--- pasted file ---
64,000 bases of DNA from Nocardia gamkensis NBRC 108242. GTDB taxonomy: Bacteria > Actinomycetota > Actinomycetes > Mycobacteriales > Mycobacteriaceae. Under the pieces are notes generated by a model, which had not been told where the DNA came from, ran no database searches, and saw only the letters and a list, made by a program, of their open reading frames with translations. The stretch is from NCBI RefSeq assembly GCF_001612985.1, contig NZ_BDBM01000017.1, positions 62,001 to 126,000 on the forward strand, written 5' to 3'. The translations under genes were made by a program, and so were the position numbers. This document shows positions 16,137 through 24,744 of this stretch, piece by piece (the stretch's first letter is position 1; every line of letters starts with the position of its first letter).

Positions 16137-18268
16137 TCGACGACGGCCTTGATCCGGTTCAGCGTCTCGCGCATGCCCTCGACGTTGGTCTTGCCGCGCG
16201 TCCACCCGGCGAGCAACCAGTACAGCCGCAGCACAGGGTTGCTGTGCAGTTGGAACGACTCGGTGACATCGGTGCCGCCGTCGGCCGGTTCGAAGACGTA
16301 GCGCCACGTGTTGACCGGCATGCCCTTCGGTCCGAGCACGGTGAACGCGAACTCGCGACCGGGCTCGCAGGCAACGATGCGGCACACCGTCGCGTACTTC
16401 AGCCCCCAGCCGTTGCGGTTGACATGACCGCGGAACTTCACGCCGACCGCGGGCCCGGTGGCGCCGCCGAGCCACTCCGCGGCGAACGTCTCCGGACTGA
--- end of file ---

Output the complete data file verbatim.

64,000 bases of DNA from Nocardia gamkensis NBRC 108242. GTDB taxonomy: Bacteria > Actinomycetota > Actinomycetes > Mycobacteriales > Mycobacteriaceae. Under the pieces are notes generated by a model, which had not been told where the DNA came from, ran no database searches, and saw only the letters and a list, made by a program, of their open reading frames with translations. The stretch is from NCBI RefSeq assembly GCF_001612985.1, contig NZ_BDBM01000017.1, positions 62,001 to 126,000 on the forward strand, written 5' to 3'. The translations under genes were made by a program, and so were the position numbers. This document shows positions 16,137 through 24,744 of this stretch, piece by piece (the stretch's first letter is position 1; every line of letters starts with the position of its first letter).

Positions 16137-18268
16137 TCGACGACGGCCTTGATCCGGTTCAGCGTCTCGCGCATGCCCTCGACGTTGGTCTTGCCGCGCG
16201 TCCACCCGGCGAGCAACCAGTACAGCCGCAGCACAGGGTTGCTGTGCAGTTGGAACGACTCGGTGACATCGGTGCCGCCGTCGGCCGGTTCGAAGACGTA
16301 GCGCCACGTGTTGACCGGCATGCCCTTCGGTCCGAGCACGGTGAACGCGAACTCGCGACCGGGCTCGCAGGCAACGATGCGGCACACCGTCGCGTACTTC
16401 AGCCCCCAGCCGTTGCGGTTGACATGACCGCGGAACTTCACGCCGACCGCGGGCCCGGTGGCGCCGCCGAGCCACTCCGCGGCGAACGTCTCCGGACTGA